La. delegation in Israel signs agreement that could lead to major developments in flooding, erosion

Governor in Israel

BE’ER SHEVA, ISRAEL (WAFB) - On Monday, members of the Project Star Delegation signed an agreement that could lead to major research developments in Louisiana’s constant battle with flooding and erosion.

“Water is life.”

The governor and representatives of the Water Institute of the Gulf Coast signed a memorandum of understanding with Ben-Gurion University of the Negev in Israel to share information and collaborate on water study. Ben-Gurion is considered a global authority in research and development, and both Louisiana and Israel have experience with water issues.

(Source: Thomas, Rachael)

“In theory, we are completely different. Typically, Louisiana suffers from excess of water and floods. We are suffering from lack of water and scarcity,” said Professor Noam Weisbrod, director of Water Research at BGU.

But Weisbrod says studying the two opposite problems can actually lead to similar, mutually beneficial solutions. That’s why the state is partnering with the university to conduct science that’s driven by necessity.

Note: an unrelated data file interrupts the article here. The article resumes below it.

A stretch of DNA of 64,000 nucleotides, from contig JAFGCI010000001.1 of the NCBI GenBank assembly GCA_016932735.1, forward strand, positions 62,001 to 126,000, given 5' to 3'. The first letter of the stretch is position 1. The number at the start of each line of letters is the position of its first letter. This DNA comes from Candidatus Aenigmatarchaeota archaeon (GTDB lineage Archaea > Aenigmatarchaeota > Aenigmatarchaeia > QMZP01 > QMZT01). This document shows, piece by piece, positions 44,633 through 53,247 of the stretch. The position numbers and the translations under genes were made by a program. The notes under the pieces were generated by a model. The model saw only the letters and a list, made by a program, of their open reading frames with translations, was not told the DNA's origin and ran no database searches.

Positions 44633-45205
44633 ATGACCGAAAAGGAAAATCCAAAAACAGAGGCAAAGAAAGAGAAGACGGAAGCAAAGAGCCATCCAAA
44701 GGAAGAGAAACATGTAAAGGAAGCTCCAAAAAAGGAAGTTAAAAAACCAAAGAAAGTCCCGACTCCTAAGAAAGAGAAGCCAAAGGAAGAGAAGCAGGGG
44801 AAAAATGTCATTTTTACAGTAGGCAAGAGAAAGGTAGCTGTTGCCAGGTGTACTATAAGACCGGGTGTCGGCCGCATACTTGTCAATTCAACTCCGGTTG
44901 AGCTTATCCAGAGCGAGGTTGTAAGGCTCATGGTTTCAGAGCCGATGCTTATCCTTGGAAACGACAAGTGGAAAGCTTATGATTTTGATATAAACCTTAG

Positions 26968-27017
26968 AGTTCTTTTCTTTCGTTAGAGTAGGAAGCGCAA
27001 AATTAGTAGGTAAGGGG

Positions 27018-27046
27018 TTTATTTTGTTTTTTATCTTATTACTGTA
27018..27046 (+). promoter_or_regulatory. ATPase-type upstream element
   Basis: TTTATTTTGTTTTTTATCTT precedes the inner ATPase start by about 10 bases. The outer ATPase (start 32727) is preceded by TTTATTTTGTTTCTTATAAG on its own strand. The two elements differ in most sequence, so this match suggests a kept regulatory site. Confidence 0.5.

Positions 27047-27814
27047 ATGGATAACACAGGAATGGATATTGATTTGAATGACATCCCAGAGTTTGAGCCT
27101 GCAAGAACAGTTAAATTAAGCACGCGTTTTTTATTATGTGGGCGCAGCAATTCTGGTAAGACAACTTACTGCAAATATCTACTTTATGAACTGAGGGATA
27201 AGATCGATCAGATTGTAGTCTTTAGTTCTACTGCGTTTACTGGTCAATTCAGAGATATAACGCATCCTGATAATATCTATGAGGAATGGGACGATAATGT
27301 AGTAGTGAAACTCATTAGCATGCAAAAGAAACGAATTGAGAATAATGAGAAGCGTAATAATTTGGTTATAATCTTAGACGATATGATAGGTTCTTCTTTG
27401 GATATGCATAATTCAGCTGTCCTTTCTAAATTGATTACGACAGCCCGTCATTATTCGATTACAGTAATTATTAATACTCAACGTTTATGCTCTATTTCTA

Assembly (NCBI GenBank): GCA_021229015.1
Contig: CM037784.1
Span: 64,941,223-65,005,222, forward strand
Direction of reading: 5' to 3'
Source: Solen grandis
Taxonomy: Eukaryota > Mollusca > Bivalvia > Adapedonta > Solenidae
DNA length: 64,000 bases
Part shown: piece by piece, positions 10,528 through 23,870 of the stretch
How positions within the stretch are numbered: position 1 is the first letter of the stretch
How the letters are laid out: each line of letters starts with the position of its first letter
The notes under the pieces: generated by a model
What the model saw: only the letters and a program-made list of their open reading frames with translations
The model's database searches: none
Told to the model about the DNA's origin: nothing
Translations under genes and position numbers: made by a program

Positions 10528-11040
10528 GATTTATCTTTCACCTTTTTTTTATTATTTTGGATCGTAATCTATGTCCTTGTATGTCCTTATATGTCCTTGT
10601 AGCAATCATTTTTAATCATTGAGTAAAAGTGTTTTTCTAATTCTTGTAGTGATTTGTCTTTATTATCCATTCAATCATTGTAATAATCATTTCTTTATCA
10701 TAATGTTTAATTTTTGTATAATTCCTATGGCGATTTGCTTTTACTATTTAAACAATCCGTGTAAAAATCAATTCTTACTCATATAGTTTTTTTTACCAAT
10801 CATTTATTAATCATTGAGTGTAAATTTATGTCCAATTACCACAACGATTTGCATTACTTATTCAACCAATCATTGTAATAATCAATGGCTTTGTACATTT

“If we don’t do something, we’re not going to survive for the future. That has advanced science in Louisiana and Israel, and I think that gives us opportunities where we can find synergies to work together,” said Alyssa Dausman, vice president for science at the Water Institute.

In Louisiana, that collaboration could lead to cleaner water, tighter pipes, and smoother drainage. That means less flooding and fewer health concerns for residents.

(Source: Thomas, Rachael)

“The more advanced our science is, the more advanced our technology is, the more resilient our communities will be, the better prepared we will be for the next storm. It’s going to take the best available minds to keep us safe,” said Justin Ehrenwerth, president of the Water Institute.

Specific plans for the partnership are still in the works, but it’s another first step on a busy trip overseas that could have a real impact on Louisianans.

The delegation also visited Monday with Netafim, an Israeli company that revolutionized farming in the Middle East with a special type of irrigation system. On Tuesday, the group will travel to historic sites in northern Israel.

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